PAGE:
Sometimes readers ask “can needle biopsy spread cancer?”
This is a reasonable question. After all, when we stick a tiny needle into a mass and suck up a sample of whatever is inside, we are literally putting a hole in that tumor. It’s entirely logical to wonder if that doesn’t allow what’s inside to spill out.
So when we do a needle biopsy or even a fine needle aspirate — are we spreading cancer?
Like all things medical, the answer is not simple. There are always many factors to take into account.
Fine Needle Aspirates and Biopsies
When we perform a fine needle aspirate or a needle biopsy, we insert a needle into the lump and aspirate (suck) a sample of tissue out. The sample is collected in a little vial attached to the needle, which we examine later under a microscope.
After we have our sample, we remove the needle, which, of course, leaves a tiny tract (tunnel) in the skin and lump.
So: do cancer cells move out of the hole we made with the needle and implant themselves along that tract?
Maybe, but not most of the time. Let’s take a look.
Tumors On or Under the Skin: Low Likelihood
If the tumor is on the skin or just underneath it, the likelihood that we will spread cells along that tract is really low. The tract just won’t be that long.
So, for tumors under the skin, or in the skin, the benefit of a solid diagnosis far outweighs cancer spread risk.
For these tumors, fine needle aspirate or needle biopsy is almost always a good idea.
Tumors Filled with Fluid: Higher Likelihood
So what about internal tumors?
Many tumors in the abdominal cavity (belly) are filled with fluid. They aren’t solid. The same is true for pericardium (heart sac) tumors.
In the case of tumors filled with fluid, it’s a good idea to be very cautious that the growths do not leak fluid with cancer cells through the tract.
Does this happen every time? Of course not!
Your vet will be able to tell if a mass is filled with fluid by looking at the ultrasound images.
If your dog DOES have a fluid-filled mass, you could reasonably assert that you want to avoid a fine needle aspirate or a needle biopsy.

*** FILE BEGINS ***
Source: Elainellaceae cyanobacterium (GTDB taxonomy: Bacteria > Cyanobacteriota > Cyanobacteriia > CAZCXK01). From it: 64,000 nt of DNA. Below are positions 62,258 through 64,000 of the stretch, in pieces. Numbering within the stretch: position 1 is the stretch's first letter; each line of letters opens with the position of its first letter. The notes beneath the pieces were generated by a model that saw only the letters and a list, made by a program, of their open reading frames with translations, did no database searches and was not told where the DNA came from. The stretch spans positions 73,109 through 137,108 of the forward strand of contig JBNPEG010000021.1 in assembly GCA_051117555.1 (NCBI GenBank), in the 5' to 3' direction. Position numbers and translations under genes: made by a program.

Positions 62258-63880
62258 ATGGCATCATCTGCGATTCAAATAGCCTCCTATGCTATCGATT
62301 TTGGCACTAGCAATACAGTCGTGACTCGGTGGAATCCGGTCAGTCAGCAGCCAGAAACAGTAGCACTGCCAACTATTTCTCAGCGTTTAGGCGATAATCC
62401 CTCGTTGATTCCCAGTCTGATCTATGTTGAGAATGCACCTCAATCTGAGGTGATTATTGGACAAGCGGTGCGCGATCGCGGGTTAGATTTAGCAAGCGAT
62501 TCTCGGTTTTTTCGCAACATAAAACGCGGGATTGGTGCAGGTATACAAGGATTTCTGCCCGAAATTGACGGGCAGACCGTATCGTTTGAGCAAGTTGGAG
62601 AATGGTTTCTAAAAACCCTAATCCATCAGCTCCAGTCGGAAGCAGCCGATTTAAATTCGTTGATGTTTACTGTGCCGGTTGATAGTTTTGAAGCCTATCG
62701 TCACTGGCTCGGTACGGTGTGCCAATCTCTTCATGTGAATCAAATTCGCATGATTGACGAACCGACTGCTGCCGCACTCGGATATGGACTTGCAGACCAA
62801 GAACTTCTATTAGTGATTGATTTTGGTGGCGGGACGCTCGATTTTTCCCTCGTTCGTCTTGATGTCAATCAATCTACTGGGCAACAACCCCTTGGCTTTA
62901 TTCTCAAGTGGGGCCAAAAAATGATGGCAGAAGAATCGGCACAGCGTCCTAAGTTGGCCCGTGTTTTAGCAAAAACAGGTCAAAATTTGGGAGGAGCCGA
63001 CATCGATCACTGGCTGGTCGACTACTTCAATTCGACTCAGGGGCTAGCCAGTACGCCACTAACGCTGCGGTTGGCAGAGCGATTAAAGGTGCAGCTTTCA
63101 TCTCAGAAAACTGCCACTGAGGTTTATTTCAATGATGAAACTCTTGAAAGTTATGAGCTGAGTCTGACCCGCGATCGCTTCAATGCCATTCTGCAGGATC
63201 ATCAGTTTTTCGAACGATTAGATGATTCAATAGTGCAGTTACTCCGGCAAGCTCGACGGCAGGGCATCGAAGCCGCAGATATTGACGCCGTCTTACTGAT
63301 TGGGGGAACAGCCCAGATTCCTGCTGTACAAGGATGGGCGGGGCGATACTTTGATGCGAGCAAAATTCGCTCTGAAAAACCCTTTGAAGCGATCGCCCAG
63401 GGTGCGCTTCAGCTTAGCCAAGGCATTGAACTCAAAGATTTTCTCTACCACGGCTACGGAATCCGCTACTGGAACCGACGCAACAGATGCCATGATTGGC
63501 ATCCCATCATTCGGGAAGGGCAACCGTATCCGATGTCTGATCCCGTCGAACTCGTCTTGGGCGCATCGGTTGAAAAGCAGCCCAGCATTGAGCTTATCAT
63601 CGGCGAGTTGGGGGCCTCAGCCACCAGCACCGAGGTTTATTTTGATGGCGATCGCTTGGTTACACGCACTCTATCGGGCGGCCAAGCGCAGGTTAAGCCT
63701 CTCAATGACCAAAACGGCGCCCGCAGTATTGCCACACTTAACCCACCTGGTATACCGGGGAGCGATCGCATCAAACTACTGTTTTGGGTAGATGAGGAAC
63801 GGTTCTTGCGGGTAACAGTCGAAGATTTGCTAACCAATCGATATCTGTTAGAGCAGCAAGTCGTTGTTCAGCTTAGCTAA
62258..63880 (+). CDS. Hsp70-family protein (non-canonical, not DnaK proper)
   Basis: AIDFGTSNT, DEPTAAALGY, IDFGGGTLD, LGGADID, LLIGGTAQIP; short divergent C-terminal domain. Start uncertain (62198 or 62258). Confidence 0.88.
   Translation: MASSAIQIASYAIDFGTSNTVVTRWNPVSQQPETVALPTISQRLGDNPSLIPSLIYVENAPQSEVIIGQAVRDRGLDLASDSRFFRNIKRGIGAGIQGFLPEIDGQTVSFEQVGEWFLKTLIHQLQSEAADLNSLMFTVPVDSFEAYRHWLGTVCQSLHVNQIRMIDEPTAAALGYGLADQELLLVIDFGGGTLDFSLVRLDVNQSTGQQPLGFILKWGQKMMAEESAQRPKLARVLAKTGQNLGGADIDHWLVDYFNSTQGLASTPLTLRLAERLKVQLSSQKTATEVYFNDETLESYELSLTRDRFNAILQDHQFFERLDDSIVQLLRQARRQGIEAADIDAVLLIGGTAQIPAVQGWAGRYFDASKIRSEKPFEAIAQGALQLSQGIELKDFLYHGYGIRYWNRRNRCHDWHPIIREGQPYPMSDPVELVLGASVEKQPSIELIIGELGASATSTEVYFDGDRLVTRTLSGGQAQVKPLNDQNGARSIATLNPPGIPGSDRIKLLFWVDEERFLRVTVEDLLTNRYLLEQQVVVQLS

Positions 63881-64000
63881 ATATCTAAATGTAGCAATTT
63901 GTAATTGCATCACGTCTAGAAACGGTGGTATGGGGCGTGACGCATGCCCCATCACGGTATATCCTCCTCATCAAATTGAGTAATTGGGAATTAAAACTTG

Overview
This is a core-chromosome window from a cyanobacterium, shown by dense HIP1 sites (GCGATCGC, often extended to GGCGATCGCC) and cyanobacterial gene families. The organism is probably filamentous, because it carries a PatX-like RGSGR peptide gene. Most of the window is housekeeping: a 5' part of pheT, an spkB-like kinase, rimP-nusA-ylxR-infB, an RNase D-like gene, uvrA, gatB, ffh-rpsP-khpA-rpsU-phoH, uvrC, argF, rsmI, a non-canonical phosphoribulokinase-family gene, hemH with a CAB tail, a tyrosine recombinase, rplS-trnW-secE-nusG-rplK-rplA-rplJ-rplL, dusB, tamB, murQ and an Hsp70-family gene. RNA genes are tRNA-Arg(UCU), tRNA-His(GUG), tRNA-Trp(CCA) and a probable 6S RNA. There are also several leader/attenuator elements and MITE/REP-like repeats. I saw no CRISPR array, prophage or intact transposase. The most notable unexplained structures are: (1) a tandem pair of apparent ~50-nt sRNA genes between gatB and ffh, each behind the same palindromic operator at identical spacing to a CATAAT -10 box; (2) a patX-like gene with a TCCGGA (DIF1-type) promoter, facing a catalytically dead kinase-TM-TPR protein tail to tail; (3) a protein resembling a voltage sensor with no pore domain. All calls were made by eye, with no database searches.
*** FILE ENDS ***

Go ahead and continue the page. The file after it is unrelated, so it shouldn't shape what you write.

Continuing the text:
However, most veterinarians would be able to do one successfully.
I think it’s reasonable to be concerned, and I would tell your vet your concern.
And then, I would trust their judgment about whether they are capable of doing the procedure in your dog’s specific case.
Believe me, just mentioning your worry will ensure they take even more care than they usually do.
Solid Tumors: Low Likelihood
For solid tumors within the body, there is very little risk of spread along the needle tract.
So, if a mass looks solid on imaging, it’s almost always smart to get a specimen for fine needle aspirate or a needle biopsy if warranted.
Note: There is one report of a lung tumor that spread along the needle tract in the dog, but this is only a single report, and thus we need more data before suggesting we avoid fine needle aspirate for lung tumors or solid tumors in the chest cavity.
That’s why, at this time, I am comfortable suggesting that all solid tumors are good candidates for fine needle aspirate or needle biopsy.
The only exception to this rule is if the mass is in the urinary tract.
Urinary Tract Tumors: Higher Likelihood
Growths of the urinary tract, which includes the bladder, urethra, and prostate, are most often transitional cell carcinomas. These specific tumors have reports of cancer spread along the needle tract of a fine needle aspirate.
Now, again, your dog might be fine even if you do have an aspirate or biopsy of these tumors.